Das Diamanthalsband war ein Geschenk von Königin Victoria an ihren Lieblingssohn, dem Prinzen Arthur, Herzog von Connaught.
Er war verheiratet mit der preussischen Prinzessin Luise Margarete, die oben abgebildet, - das historische Halsband trägt.
Das Collier besteht aus unterschiedlich geschliffenen Diamanten, die zu 3 Rosetten je 9 Diamanten zusammengestellt sind und mit 3 Reihen an Diamanten im Vorderteil miteinander verbunden wurden.
Der rückwärtige Teil des Colliers ist zweireihig und 2 ovale grosse Diamanten bilden die Brücke zum Verschluss der aus einem sehr grossen Diamanten gefertigt wurde, mit einem Rahmen kleinerer Diamanten.
Prince Arthur, Duke of Connaught, the third son of Queen Victoria and her special favourite was gifted with her "Turkish diamonds". In the 1850s, Henrietta Ward sketched Queen Victoria wearing her Regal Circlet and her necklace of Turkish rosettes. This sketch is found in Geoffrey Munns Tiaras: A History of Spendour (plate 58, page 80).
The necklace of rosettes was worn by Queen Victoria on most of her early important occasions, such as her wedding and the christenings of her children Queen Victoria with the diamond necklace>>.
In her last will, Louise Margaret the Duchess of Connaught, bequeathed (after legacies to her other children) " all my property real and personal to my son for his absolute use and benefit in the hope but without intending to create any trust that as regards certain articles of jewellery and furniture he will distribute them in accordance with a memorandum I shall leave for him."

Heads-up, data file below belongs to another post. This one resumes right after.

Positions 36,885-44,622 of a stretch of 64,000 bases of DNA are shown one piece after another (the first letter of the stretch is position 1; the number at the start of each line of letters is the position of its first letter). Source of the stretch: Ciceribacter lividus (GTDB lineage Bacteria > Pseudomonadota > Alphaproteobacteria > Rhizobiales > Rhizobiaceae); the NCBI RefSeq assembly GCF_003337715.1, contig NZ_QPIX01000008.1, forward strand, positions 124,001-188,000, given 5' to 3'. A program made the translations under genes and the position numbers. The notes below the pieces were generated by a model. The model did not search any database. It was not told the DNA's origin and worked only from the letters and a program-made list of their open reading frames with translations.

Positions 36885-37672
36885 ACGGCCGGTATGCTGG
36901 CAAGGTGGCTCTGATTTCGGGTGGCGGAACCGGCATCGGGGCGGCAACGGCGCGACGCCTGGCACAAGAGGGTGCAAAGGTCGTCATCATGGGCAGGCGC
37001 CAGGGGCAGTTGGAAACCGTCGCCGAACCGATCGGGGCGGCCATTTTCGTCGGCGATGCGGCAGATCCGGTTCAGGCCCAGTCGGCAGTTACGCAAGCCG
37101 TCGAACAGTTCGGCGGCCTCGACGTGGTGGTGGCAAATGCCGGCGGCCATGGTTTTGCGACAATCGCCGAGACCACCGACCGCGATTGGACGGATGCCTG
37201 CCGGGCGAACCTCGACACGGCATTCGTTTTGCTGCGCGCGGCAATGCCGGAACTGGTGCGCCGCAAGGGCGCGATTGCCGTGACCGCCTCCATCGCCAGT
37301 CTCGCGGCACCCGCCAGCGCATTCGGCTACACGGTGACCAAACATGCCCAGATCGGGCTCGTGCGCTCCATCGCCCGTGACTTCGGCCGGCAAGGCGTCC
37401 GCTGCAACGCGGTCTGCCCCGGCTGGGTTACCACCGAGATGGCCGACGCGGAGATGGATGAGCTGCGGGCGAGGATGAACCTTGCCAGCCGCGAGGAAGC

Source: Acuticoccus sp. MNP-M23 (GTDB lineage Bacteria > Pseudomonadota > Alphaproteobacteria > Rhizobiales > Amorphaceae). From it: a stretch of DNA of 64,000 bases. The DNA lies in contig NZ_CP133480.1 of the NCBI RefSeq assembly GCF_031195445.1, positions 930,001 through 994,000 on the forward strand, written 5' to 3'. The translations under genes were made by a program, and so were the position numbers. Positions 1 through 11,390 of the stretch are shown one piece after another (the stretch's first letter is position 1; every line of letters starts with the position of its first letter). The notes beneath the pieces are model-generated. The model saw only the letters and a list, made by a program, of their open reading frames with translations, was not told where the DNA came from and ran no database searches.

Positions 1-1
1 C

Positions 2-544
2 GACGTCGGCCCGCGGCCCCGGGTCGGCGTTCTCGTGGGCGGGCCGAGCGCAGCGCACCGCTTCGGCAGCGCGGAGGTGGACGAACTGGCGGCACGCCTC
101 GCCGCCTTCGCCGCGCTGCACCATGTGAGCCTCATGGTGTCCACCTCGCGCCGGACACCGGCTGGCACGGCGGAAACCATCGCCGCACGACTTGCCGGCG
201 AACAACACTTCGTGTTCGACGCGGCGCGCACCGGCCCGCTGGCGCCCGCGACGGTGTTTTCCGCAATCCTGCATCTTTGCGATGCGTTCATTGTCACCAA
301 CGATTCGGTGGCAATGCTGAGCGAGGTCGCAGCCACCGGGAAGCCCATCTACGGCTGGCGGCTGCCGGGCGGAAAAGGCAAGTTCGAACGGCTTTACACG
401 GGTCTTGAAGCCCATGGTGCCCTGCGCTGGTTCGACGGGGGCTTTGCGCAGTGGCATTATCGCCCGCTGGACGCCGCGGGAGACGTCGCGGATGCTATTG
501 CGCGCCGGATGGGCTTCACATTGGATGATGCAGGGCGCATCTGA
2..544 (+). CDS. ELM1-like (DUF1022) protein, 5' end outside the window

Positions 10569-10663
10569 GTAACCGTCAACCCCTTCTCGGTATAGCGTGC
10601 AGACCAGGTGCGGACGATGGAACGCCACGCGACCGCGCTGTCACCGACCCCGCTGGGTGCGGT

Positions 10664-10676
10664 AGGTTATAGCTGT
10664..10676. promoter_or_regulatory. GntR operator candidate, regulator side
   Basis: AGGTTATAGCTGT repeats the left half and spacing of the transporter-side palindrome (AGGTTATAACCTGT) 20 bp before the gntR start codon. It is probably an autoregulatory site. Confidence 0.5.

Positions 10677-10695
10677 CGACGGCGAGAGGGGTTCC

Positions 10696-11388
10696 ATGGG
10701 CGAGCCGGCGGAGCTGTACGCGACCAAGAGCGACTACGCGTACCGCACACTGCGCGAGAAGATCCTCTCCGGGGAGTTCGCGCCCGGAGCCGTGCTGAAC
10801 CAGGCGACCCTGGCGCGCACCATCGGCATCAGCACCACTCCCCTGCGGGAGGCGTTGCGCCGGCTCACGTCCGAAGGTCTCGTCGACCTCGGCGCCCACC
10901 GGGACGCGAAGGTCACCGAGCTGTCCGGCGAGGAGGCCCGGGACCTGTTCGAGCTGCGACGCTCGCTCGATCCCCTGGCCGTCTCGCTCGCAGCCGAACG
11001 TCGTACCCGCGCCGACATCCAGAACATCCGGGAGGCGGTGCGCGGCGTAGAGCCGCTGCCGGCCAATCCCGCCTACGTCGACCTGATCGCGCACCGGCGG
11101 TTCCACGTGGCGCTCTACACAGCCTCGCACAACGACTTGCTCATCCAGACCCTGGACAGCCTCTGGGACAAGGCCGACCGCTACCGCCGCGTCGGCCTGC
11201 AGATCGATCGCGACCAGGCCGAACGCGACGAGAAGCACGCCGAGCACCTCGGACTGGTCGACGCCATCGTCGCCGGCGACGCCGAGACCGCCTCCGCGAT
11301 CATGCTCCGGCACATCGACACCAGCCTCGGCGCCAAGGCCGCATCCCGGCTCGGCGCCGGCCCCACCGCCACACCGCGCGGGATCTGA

So the Turkish rosette necklace was most probably bequeathed to her son Prince Arthur who at the time was not married.
After he married, it was perhaps used by his wife the Duchess of Fife (I couldnt find any picture of her wearing it). When Prince Arthur died (1938), he was survived by his son (d 1943), his wife (d 1959) and his father (d 1942). The Duchess of Fife was predeceased by her sister (d 1945).
With the Connaught dukedom extinct, the Duchess of Fife left the Turkish rosette necklace to her heir, James Carnegie, who would become the 2nd Duke of Fife.
The necklace was auctioned in London, as "From the collection of his Grace the Duke of Fife" in July 30th, 1970 for £23 000.
Many, many thanks to Jonathan!
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